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GMing the Matrix

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JackRackham

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« on: (08:08:56/09-08-10) »
I have been playing ShadowRun for a while, mostly combat oriented characters. I am thinking about running some games, but need some help with some aspects of the rules. Specifically, I have been browsing the rule books for rules concerning the Matrix since this is the least familiar to me.

I see a lot of rules concerning players skills and programs, but I see very little concerning the actual Matrix and how a GM should represent it. Maybe it's there and I am just missing it. Can somebody point out the pages and or sections of the SR4 and Unwired rulebooks I should concentrate on to learn how to run the Matrix for my players?

Doc Chaos

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« Reply #1 on: (08:16:56/09-08-10) »
There are basically none. Which is a grand problem IMHO. There are bits and pieces throughout "Unwired", but it never paints a clear big picture.
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Mooncrow

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« Reply #2 on: (08:27:50/09-08-10) »
Honestly, with how the Matrix interactions sync (or rather, don't) with the rest of the group's actions, I tend to keep Matrix descriptions to a bare minimum =/  It kills my roleplaying soul, since there are a lot of cool things I could do with it, but in the name of smooth play, it's just not possible without making everyone else wait.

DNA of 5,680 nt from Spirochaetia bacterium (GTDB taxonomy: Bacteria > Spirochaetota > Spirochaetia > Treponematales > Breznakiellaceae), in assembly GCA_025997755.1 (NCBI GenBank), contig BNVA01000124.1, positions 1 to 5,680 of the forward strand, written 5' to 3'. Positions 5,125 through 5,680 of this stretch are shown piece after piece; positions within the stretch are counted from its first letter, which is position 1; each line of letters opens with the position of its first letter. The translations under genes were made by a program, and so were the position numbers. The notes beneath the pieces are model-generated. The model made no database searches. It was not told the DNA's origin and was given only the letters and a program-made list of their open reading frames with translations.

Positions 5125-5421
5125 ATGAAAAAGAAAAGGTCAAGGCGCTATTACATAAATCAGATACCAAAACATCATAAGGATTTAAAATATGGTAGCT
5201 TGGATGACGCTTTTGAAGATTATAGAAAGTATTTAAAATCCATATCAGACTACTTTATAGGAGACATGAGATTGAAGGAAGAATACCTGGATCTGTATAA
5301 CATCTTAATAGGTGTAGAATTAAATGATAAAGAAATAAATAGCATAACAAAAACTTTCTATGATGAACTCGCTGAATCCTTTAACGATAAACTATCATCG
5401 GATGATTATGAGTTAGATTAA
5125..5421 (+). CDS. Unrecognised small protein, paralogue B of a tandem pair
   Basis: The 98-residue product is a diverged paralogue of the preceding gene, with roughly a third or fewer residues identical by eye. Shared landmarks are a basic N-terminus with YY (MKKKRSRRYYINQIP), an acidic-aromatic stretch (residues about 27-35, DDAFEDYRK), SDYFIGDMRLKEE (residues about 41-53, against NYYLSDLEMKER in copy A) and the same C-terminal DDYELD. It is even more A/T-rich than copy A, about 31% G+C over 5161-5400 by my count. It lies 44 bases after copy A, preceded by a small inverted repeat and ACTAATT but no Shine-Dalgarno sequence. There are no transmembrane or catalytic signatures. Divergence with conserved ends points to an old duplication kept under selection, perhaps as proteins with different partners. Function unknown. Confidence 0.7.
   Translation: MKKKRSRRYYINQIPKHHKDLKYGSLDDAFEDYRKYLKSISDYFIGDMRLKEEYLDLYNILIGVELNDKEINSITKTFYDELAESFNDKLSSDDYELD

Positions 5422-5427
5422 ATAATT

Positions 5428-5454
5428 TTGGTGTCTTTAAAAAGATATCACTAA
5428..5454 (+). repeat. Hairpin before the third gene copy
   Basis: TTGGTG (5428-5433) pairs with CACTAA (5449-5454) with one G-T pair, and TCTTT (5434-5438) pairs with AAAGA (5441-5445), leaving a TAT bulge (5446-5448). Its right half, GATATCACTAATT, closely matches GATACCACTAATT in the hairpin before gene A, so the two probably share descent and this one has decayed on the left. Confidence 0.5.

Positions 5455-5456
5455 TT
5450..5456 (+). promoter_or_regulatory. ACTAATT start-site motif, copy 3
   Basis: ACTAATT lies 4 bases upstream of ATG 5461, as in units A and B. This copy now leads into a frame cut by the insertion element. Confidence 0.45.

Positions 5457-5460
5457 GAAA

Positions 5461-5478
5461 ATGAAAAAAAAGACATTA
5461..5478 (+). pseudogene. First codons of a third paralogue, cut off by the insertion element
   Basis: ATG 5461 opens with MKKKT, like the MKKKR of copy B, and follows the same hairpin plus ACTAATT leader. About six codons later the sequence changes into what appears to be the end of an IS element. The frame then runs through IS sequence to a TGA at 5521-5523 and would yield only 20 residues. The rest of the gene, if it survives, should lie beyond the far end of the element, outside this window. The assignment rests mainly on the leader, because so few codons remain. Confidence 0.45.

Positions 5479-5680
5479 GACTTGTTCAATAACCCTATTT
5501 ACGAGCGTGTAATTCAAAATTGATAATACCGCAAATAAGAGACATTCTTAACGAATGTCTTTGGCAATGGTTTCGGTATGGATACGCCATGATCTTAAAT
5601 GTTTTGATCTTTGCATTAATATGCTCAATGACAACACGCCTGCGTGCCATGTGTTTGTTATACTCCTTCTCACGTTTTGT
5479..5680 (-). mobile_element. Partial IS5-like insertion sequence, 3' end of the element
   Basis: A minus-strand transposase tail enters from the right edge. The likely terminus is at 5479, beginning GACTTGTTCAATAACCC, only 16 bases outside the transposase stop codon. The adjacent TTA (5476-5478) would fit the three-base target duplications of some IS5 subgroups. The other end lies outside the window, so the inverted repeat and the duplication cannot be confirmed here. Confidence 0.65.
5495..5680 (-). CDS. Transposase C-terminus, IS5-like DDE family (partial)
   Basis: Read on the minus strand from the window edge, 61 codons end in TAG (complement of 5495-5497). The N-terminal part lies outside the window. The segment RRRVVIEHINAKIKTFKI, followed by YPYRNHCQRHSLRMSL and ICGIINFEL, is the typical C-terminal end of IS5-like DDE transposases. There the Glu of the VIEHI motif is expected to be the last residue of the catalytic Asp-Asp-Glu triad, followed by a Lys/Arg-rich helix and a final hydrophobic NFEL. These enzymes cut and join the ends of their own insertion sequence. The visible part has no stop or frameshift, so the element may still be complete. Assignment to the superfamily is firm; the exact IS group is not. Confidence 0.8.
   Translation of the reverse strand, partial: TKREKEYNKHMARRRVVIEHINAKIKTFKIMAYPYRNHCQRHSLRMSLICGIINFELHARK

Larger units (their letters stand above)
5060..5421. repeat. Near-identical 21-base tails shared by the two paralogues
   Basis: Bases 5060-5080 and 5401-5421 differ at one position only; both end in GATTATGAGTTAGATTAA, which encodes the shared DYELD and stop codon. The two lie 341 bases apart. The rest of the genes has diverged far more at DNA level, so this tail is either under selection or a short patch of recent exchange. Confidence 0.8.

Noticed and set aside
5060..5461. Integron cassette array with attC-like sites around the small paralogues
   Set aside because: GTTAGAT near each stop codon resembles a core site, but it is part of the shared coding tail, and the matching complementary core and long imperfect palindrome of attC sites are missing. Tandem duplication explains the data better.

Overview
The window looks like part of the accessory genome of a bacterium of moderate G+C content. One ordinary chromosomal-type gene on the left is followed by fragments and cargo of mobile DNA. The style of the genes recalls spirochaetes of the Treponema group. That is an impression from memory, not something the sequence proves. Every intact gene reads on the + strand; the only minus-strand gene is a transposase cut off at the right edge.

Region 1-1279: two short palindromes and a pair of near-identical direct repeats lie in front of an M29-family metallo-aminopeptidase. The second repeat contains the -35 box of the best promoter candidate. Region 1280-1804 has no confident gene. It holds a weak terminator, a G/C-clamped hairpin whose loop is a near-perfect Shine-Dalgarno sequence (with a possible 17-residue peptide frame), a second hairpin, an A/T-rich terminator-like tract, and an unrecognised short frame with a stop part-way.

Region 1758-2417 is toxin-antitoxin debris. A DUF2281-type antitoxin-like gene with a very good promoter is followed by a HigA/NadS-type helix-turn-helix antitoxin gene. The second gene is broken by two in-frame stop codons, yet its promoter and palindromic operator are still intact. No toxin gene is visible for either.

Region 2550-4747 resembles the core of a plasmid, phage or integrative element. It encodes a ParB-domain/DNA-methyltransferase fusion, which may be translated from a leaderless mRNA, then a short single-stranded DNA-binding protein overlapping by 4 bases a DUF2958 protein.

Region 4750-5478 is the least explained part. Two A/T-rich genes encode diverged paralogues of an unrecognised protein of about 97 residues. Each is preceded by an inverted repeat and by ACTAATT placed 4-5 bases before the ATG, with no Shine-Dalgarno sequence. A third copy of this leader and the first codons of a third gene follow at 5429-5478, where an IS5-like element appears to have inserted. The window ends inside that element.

Jonny Reload

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« Reply #3 on: (09:05:19/09-08-10) »
I dunno, with my groups, I've found Matrix integration to be seamless... WHEN THE PLAYER KNOWS WHAT THEIR DOING!!! Obvious Hackers aren't for new players but if you plan on playing one, you can't half ass it. At the BARE basics of what you need to learn are the dice rolls for gaining entrance into a node undetected and Matrix perception tests. If you don't even understand those 2 fundamental basics, then Hacking is not for you, and you will slow down the game when you decide to try hacking.

When you have a GM as well as a player who know how to use the Matrix rules, if your scene is going on for more then 5 minutes, your either trying to hack an Ultra Violet server or one of you 2 don't know what there doing  :D

Best advice I can give you is if you really wanna be able to run the Matrix, ya gotta read (unfortunately) everything. But pg. 224 and 235 are probably where you should start to understand the layout of the Matrix and how players will be using it when your running.
"Do you hear that Mr. Anderson? That is the sound of inevitability... That is the sound of your death."
-Agent Smith from The Matrix